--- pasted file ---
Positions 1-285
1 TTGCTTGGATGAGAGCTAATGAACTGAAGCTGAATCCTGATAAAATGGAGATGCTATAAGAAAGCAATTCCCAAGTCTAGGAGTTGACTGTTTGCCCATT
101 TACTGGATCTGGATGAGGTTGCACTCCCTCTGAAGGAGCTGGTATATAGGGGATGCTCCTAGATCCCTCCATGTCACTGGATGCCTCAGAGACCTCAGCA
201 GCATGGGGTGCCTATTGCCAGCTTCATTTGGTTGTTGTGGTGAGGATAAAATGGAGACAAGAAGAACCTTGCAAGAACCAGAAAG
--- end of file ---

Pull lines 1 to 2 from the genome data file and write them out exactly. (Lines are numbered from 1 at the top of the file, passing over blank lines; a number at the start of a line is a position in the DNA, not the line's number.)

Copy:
Positions 1-285
1 TTGCTTGGATGAGAGCTAATGAACTGAAGCTGAATCCTGATAAAATGGAGATGCTATAAGAAAGCAATTCCCAAGTCTAGGAGTTGACTGTTTGCCCATT